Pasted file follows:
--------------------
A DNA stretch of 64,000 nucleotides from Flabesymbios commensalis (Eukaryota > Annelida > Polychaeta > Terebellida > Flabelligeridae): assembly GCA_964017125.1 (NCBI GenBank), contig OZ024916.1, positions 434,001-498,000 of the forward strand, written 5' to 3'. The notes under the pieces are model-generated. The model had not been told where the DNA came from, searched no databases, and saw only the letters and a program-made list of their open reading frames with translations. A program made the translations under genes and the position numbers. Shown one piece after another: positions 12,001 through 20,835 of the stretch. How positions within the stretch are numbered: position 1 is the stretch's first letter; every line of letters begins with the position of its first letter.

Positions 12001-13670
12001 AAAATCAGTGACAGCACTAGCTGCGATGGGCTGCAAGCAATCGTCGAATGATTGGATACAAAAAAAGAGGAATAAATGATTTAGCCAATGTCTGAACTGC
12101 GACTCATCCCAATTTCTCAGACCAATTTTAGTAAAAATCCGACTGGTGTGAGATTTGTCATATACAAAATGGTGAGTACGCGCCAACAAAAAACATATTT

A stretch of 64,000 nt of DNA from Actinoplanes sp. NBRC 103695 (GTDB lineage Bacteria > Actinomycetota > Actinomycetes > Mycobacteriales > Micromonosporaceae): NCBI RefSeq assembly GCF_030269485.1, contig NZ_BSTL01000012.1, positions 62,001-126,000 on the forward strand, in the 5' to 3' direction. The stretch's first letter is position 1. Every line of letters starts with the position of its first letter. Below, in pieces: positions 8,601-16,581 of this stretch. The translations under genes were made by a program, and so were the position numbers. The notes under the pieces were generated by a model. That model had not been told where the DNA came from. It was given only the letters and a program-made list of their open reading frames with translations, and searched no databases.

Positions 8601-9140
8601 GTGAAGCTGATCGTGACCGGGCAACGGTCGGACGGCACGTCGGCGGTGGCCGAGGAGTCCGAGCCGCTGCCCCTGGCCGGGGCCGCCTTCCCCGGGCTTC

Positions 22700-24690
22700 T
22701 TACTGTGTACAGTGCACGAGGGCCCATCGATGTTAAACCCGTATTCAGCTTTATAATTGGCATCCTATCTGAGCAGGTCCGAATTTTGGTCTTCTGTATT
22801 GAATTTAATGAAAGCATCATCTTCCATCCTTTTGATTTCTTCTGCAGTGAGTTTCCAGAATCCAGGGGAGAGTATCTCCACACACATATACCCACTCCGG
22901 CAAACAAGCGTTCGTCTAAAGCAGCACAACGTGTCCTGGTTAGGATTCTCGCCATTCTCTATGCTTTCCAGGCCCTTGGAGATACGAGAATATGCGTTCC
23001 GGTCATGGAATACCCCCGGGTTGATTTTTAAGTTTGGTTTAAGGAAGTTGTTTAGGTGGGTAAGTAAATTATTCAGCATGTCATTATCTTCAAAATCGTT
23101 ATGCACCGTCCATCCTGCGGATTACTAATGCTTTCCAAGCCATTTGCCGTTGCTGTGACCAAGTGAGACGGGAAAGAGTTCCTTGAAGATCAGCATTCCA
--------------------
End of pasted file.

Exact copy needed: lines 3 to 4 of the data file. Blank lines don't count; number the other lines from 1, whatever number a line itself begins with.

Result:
12001 AAAATCAGTGACAGCACTAGCTGCGATGGGCTGCAAGCAATCGTCGAATGATTGGATACAAAAAAAGAGGAATAAATGATTTAGCCAATGTCTGAACTGC
12101 GACTCATCCCAATTTCTCAGACCAATTTTAGTAAAAATCCGACTGGTGTGAGATTTGTCATATACAAAATGGTGAGTACGCGCCAACAAAAAACATATTT